It’s a good idea to purchase enough renter’s insurance to replace all of your personal possessions in the event of a loss.
It’s also important to remember that many landlords will require proof of renter’s insurance before they allow you to move in.
Your personal belongings typically won’t be covered by the landlord’s property insurance; consequently, forcing you to replace everything in the house in the event of a fire or flood.
While some situations are unpreventable, renter’s insurance will definitely help minimize the impact.
I hope you’ll never have to use it—but if the time comes, you’ll be glad you had it.
Not Saving for Retirement
While retirement is not the first thing on every 20-year-old’s mind, it’s never too early to start preparing.
In fact, the earlier you begin stashing money in your retirement account—the more money you’ll have by retirement. By investing early, you are maximizing the power of compound interest!
Compound Interest is interest paid on the initial principle as well as additional interest that was accumulated on money borrowed or invested. You can achieve this through capital gains realization and subsequent reinvestment or continually reinvestment of interest or dividends. You can use fractional shares to ensure that you are always reinvesting incremental cash flow.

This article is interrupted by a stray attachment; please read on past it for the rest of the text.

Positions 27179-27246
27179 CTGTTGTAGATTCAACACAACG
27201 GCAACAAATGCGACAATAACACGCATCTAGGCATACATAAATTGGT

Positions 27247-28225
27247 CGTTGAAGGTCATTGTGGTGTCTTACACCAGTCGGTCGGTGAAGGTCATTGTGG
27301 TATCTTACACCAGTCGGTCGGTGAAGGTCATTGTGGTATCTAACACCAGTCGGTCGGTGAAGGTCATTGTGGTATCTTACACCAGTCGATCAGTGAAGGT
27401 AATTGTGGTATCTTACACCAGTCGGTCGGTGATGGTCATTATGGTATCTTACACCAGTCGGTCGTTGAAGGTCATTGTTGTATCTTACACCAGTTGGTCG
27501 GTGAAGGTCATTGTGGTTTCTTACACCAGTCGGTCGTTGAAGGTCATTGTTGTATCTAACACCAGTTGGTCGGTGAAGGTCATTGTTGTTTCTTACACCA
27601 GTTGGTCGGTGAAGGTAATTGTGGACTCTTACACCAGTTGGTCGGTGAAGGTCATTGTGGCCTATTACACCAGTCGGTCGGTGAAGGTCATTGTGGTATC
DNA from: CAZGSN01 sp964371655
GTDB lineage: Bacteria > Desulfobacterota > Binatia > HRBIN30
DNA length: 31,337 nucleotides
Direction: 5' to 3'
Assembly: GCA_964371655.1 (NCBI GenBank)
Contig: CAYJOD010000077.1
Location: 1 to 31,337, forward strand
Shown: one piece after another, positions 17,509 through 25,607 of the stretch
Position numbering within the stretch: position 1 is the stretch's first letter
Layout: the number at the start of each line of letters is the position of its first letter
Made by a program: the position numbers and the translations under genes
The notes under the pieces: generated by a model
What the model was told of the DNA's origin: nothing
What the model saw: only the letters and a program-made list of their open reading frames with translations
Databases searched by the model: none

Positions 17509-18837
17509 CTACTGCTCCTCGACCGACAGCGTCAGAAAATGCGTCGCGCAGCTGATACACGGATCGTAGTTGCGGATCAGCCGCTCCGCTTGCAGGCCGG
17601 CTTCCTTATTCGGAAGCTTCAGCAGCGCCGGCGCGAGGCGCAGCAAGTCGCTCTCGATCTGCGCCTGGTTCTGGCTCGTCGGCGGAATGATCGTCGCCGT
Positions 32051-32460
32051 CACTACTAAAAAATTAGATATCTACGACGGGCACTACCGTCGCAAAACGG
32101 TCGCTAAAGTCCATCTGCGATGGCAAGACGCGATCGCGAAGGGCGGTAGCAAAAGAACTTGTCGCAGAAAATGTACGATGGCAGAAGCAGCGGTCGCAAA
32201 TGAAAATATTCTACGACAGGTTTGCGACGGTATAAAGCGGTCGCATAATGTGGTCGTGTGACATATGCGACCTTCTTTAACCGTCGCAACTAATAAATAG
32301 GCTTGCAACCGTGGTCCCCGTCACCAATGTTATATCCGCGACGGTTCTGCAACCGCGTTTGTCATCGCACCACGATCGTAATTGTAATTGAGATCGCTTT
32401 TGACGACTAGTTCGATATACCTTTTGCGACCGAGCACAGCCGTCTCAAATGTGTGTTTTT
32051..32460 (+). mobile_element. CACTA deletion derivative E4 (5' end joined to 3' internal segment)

In investing terms, you are gaining interest on the money you originally invested as well as any interest gained through capital gains on your investment.
Let’s pretend you invested $10,000 In the stock market at age 21. And your money grew at historical averages, being about 10% every year.
By age 67, your mere $10,000 investment would be worth over $801,795! If you were to invest an additional $10,000 each year—this figure would be closer to $9,139,057 by the time you turned 67!
Many investment vehicles will help you get the most out of compound interest. Some of these include stocks, bonds, REIT’s and real estate.
It’s never too early to start saving for retirement, and the earlier you start—the better! Here’s a retirement readiness checklist to help you.
Not Having an Emergency Fund